Checkpoint inhibitor therapy benefits advanced bladder cancer patients

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Published: 7 Jun 2016
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Dr Arjun Vasant Balar - NYU Langone Medical Center, New York, USA

Dr Balar meets with ecancertv at ASCO 2016 to discuss a phase II trial with atezolizumab, an antibody targeting PD-L1, and its use against bladder cancer. 

Reporting from the IMvigor210 trial, Dr Balar explains that, with many affected too frail to receive cisplatin, advanced bladder cancer patients on carboplatin-based regimens can expect a survival of nine to ten months, compared to the median survival of 14.8 months.

More about these results can be seen in his press conference here.


ASCO 2016

Checkpoint inhibitor therapy benefits advanced bladder cancer patients

Dr Arjun Vasant Balar - NYU Langone Medical Center, New York, USA

The abstract that I presented this morning was the initial presentation of IMvigor210 cohort 1. This particular trial tested atezolizumab as first line therapy in cisplatin ineligible patients with metastatic urothelial cancer. The background that is very important for viewers to know is that cisplatin-based chemotherapy is the standard of care in metastatic urothelial cancer, however a significant proportion of patients will be ineligible due to poor performance status, impaired kidney function. We use gemcitabine most commonly as the most commonly used regimen in this setting. PD-L1 is an important target in bladder cancer and targeting this particular target has shown activity in the previously treated setting.

IMvigor210 cohort 1 focussed on patients with locally advanced or metastatic urothelial cancer with predominant urothelial cancer histology and enrolled 119 patients who were previously untreated in the metastatic setting and were considered cisplatin ineligible. Patients received atezolizumab at 1200mg every three weeks until RECIST defined disease progression. The key findings of this trial were that the objective response rate in the 119 patients was 24% and 7% of patients achieved a complete response. When we looked at the responses across all PD-L1 expression level subgroups what we found was that responses were actually observed in all subgroups, including patients with the lowest level of expression, IC0. We saw 21% of those patients achieve an objective response and 8% of those patients achieve a complete response. At a median follow up of 14.4 months 75% of these responses overall are still ongoing. Further, a median estimated survival at this point is 14.8 months for a yet immature data set because only 47% of the events have occurred, suggesting that this number might actually improve further over time.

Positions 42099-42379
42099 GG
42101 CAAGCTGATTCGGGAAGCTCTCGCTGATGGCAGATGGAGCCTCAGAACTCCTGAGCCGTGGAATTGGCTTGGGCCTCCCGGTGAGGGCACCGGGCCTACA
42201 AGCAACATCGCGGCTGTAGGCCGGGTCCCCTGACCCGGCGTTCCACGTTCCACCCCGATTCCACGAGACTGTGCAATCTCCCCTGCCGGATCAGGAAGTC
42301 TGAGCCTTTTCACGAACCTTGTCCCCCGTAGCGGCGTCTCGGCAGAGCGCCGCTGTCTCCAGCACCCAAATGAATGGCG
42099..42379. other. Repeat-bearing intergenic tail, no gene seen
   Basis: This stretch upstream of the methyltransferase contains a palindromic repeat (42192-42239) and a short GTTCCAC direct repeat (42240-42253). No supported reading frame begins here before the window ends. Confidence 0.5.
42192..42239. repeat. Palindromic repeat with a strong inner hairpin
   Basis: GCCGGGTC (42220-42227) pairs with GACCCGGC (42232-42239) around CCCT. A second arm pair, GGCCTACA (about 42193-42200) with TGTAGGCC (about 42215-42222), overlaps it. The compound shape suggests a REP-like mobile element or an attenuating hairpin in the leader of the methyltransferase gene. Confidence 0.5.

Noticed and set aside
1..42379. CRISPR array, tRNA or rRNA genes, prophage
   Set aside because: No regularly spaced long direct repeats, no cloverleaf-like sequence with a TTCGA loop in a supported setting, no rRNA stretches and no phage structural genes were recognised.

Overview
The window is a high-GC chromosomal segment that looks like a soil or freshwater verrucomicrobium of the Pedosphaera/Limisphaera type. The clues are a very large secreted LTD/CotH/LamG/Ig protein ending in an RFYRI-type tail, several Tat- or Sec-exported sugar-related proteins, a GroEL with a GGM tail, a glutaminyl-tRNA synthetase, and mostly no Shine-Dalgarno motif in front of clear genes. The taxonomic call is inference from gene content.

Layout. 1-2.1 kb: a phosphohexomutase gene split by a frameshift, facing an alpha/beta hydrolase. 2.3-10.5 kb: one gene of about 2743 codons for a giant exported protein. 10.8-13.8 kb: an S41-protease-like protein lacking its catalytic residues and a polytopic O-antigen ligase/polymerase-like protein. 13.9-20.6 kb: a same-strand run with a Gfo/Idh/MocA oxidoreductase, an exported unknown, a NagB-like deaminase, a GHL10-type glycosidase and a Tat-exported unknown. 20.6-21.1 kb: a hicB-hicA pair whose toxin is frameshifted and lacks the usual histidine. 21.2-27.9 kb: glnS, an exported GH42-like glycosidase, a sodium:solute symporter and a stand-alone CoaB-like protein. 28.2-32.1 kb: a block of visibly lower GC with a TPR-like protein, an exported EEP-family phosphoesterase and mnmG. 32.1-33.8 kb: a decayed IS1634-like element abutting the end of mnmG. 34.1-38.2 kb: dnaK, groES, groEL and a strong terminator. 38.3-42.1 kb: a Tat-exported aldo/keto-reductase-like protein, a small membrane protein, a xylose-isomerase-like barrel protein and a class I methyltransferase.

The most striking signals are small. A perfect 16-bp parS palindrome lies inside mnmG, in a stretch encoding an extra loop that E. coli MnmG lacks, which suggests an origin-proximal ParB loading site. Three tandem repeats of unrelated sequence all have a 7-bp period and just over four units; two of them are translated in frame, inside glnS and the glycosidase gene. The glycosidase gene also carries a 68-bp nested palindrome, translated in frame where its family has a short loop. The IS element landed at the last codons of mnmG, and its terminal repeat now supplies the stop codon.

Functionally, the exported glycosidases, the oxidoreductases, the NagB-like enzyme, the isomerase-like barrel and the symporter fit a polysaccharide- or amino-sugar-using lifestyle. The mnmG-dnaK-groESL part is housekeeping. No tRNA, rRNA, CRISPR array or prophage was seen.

Lastly I’ll finish on the safety of this therapy. What we found was that therapy was exceptionally well tolerated with only 15% of patients developing a grade 3 or 4 treatment related adverse event and only 6% of patients discontinuing therapy due to an adverse event.

So, in summary, these data show us that responses with atezolizumab in patients with metastatic urothelial cancer who are cisplatin ineligible showed responses in 24% of patients; 75% of these responses were durable and still ongoing. We found that the median estimated survival at this point is 14.8 months which compares very favourably with gemcitabine and carboplatin which has a median survival of 9-10 months and yet these data are immature, suggesting that this might improve over time. Overall, therapy was extremely well tolerated with a low rate of treatment related adverse events grade 3 and 4 and a low rate of treatment discontinuation due to adverse events. So, in summary, these data provide a compelling argument for atezolizumab to become a potential new standard of care for patients with metastatic urothelial cancer who are cisplatin ineligible.

PD-L1 and PD-1 therapy has been very prominent through this year’s ASCO, and many other conferences as well, as monotherapy and also through combination therapy. Is that something that you could see following up with bladder cancer?

Absolutely. I think one thing that many of us in this particular field who have been treating bladder cancer see, especially with these data that are being presented, that immunotherapy will become increasingly a backbone of some form of therapy, whether it be first line or second line in metastatic bladder cancer. We also know that while these data are very promising, this is still only a first step which means the future will likely be some form of combination strategy, either with other immune modulatory agents or in combination with other immune potentiating agents such as low dose chemotherapy, radiation and also sequencing will be very important. But in the future immunotherapy will certainly be a cornerstone of therapy in metastatic disease.